Gates officials hope the devices, known as Q Sensors, can become a common classroom tool, enabling teachers to see, in real time, which kids are tuned in and which are zoned out.
Any good teacher in a classroom with a reasonable number of students can already do this, of course. Any sort of an ‘assist’ of this nature is simply an insertion between teacher and student, removing the teacher one step further from the necessary personal interaction that is the heart of teaching. Focusing directly on the students as people takes almost all of the teacher’s classroom time. Teachers don’t have time for something that will distract them from this primary task. However:
To Sandi Jacobs, the promise of such technology outweighs the vague fear that it might be used in the future to punish teachers who fail to engage their students’ Q Sensors.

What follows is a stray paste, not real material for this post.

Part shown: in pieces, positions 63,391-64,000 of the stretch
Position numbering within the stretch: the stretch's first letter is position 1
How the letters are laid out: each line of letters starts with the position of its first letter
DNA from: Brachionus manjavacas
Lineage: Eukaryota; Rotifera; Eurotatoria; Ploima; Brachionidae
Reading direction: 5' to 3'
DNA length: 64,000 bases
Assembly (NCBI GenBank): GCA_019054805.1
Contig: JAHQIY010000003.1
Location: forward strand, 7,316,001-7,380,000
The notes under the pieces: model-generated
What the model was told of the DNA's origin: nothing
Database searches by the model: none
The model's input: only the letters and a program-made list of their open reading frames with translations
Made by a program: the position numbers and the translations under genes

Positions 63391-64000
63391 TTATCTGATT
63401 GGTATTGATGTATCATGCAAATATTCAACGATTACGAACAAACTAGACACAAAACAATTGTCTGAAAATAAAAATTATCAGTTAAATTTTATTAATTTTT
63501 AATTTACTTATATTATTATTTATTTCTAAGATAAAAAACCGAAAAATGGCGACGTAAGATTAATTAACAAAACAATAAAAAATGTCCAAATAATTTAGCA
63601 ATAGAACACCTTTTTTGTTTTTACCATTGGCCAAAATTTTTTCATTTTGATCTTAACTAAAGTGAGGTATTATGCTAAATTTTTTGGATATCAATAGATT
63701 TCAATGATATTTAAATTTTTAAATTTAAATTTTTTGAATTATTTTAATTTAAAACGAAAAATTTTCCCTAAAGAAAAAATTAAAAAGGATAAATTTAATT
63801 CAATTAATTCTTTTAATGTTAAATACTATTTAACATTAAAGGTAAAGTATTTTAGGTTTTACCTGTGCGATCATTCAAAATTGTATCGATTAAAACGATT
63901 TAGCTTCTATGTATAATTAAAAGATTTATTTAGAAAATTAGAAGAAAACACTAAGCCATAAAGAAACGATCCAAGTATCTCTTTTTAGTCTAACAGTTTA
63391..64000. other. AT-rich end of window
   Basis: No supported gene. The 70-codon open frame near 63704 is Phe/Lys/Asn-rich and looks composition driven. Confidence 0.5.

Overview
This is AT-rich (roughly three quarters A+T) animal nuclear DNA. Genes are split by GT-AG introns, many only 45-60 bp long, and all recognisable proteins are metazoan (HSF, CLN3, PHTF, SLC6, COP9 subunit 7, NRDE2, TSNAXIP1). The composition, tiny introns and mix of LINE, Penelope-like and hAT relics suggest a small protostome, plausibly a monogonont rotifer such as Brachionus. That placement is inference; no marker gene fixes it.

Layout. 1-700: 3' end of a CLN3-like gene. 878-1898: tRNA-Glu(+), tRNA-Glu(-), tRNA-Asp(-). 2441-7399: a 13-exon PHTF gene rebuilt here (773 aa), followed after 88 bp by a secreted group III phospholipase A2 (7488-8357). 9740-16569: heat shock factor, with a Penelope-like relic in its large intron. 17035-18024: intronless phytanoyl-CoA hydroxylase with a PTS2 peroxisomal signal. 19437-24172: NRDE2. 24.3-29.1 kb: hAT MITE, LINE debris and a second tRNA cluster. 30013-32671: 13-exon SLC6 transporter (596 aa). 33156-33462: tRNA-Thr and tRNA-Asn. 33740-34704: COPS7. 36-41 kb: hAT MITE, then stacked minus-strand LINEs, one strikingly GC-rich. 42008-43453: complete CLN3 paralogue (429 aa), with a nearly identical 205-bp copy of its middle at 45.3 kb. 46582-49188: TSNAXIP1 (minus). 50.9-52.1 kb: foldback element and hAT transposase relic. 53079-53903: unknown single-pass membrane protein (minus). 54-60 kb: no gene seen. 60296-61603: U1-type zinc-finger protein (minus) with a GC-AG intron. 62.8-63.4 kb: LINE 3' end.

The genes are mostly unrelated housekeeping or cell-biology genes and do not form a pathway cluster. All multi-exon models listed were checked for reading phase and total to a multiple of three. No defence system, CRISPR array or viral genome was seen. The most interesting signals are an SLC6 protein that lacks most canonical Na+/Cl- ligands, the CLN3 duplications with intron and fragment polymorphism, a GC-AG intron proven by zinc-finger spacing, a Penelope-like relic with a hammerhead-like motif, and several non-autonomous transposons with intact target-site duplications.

Any device that helps a teacher identify and meet student needs “is a good thing,” said Jacobs, vice president of the National Council on Teacher Quality, an advocacy group that receives funding from the Gates Foundation. “We have to be really open to what technology can bring.”
Even when it distracts us from our task? Come on!
I am all for using technology when it broadens our possibilities, when it adds tools without taking away from procedures that are effective and necessary. When technology makes teachers pay more attention to the technology than to the student, as would happen (to some degree, at least) with monitoring the skin-response bracelets, I am much more hesitant.
In his book When Students Have Power: Negotiating Authority in a Critical Pedagogy, Ira Shor writes of ‘Siberia,’ the place in the classroom furthest from the teacher, where certain students go to zone out. Shor’s strategy (one of them, actually) is to go to Siberia, to sit next to the students and coordinate the class from there. He couldn’t do this were he tied to any sort of monitoring station. He wouldn’t have time for it–the nonsense would have taken over.